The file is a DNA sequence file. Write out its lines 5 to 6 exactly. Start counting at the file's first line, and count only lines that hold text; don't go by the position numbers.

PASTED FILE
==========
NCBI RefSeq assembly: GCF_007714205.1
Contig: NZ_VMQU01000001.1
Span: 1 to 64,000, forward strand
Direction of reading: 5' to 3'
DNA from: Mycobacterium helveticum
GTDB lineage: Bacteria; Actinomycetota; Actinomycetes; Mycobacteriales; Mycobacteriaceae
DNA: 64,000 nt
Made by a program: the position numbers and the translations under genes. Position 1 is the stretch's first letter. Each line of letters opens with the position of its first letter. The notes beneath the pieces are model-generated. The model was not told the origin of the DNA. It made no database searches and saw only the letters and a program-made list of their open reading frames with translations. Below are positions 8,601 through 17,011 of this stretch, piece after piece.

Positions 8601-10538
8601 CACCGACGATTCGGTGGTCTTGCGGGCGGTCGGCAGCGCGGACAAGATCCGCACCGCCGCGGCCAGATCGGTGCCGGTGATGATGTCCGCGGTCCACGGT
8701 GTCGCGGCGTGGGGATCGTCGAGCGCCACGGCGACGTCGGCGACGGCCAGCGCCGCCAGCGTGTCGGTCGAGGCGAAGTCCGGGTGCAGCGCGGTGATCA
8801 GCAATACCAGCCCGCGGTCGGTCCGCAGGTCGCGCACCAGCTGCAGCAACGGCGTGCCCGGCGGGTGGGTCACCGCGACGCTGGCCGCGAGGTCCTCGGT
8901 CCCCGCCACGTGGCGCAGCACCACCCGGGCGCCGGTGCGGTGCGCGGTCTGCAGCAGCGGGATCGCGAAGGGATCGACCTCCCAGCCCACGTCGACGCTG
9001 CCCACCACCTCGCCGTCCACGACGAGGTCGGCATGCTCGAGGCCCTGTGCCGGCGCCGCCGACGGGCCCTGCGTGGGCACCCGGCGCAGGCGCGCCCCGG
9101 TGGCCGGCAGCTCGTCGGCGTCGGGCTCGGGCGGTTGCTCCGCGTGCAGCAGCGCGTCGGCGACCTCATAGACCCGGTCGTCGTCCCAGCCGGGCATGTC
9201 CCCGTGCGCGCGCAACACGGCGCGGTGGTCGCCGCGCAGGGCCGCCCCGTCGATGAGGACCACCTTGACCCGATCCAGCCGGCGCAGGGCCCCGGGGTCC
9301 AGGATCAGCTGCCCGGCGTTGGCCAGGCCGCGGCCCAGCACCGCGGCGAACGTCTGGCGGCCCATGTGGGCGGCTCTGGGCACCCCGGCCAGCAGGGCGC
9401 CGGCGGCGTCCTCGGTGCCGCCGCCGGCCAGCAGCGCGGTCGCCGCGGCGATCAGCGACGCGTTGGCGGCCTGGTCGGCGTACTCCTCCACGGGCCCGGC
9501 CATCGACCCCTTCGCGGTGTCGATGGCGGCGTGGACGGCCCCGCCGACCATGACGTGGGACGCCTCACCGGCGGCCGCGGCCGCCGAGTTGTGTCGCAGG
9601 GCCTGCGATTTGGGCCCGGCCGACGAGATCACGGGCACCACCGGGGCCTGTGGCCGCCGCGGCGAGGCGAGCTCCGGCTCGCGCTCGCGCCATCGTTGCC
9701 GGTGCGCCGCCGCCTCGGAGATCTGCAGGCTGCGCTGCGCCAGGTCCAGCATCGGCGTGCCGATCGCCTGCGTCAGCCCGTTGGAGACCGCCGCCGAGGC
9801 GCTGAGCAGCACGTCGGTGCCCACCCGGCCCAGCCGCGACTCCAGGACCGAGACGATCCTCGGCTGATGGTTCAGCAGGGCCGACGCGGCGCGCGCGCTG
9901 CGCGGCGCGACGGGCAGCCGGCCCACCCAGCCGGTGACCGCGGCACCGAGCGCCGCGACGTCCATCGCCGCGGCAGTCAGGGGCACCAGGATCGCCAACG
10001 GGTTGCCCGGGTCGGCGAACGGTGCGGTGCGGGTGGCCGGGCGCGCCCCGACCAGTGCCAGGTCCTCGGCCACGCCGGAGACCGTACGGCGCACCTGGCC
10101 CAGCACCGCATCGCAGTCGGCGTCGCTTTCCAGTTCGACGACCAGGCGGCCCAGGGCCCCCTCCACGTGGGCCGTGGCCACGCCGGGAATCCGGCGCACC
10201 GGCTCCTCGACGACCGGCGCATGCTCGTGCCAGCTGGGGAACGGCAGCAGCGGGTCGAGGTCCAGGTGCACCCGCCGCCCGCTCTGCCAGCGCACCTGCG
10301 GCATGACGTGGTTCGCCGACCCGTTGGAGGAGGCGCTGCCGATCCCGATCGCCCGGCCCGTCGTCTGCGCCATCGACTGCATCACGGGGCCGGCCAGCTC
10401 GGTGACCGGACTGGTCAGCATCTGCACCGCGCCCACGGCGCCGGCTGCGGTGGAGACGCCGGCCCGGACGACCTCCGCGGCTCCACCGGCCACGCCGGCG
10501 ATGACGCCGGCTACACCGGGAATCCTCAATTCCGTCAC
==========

DNA from: Mycobacterium helveticum
GTDB lineage: Bacteria; Actinomycetota; Actinomycetes; Mycobacteriales; Mycobacteriaceae